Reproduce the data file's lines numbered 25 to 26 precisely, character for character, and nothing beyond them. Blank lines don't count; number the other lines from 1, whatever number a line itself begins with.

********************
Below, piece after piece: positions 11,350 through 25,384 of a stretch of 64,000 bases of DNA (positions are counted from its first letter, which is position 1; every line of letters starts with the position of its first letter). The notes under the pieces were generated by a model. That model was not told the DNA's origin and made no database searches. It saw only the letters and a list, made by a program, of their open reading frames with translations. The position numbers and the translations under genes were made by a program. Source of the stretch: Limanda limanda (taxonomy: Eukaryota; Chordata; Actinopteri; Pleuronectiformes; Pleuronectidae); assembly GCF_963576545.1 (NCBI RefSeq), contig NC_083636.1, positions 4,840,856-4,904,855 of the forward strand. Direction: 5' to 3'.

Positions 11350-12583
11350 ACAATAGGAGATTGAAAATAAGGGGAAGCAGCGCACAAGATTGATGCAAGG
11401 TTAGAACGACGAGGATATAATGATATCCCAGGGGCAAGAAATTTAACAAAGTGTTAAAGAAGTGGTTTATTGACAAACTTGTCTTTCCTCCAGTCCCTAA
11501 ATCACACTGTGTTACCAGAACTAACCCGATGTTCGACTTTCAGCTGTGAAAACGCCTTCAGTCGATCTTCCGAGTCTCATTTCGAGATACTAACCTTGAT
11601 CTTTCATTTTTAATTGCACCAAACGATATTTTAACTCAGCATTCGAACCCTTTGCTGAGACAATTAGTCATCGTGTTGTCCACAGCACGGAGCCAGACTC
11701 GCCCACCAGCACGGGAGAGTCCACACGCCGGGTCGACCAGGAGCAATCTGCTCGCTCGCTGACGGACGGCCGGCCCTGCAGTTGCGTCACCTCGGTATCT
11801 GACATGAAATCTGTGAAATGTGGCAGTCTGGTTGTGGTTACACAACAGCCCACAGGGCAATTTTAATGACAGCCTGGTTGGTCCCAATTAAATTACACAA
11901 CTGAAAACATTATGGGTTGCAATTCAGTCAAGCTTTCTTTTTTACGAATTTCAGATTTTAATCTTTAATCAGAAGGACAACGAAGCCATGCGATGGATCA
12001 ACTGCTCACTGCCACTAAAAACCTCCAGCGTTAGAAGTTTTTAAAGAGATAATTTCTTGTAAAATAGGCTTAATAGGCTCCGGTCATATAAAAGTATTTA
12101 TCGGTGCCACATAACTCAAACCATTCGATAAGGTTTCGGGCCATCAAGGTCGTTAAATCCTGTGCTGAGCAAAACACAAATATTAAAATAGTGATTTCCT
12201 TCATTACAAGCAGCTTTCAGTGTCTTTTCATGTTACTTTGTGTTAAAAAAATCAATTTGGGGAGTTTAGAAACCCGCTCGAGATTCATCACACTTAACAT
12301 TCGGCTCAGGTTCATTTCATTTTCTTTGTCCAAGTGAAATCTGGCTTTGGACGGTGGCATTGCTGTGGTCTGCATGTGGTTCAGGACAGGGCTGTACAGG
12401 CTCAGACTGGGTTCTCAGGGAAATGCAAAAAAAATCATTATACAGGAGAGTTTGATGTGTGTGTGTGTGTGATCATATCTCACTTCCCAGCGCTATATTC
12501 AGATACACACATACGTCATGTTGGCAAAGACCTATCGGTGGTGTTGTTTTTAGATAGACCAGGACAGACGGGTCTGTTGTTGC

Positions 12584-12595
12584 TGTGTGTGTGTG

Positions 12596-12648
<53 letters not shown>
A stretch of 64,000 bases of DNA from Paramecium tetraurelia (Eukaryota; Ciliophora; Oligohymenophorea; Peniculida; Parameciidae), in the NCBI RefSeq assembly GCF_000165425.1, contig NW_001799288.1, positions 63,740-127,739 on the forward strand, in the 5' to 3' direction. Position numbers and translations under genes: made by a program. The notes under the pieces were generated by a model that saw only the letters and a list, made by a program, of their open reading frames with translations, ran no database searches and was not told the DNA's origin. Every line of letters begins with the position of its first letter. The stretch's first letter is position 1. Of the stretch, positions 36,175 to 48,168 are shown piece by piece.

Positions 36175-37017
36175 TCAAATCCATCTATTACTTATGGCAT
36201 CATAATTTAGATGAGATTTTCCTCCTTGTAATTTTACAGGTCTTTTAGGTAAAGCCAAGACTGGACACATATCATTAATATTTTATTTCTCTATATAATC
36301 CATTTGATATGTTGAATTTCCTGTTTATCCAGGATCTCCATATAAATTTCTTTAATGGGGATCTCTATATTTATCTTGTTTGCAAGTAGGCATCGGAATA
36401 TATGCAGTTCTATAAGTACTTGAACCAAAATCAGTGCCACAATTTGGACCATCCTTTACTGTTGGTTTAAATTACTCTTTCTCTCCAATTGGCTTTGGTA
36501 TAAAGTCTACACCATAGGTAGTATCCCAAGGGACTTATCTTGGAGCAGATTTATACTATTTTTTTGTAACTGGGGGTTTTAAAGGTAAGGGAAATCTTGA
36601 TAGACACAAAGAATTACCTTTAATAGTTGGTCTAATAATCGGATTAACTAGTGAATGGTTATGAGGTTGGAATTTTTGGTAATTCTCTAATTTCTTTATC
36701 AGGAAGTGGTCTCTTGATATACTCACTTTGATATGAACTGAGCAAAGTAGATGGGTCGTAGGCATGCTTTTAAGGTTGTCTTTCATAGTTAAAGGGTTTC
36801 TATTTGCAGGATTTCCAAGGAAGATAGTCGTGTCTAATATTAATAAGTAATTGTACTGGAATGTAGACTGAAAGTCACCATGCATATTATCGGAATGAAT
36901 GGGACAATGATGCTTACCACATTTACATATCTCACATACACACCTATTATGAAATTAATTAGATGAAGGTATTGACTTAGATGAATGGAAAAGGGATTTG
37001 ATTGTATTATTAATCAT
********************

36401 TATGCAGTTCTATAAGTACTTGAACCAAAATCAGTGCCACAATTTGGACCATCCTTTACTGTTGGTTTAAATTACTCTTTCTCTCCAATTGGCTTTGGTA
36501 TAAAGTCTACACCATAGGTAGTATCCCAAGGGACTTATCTTGGAGCAGATTTATACTATTTTTTTGTAACTGGGGGTTTTAAAGGTAAGGGAAATCTTGA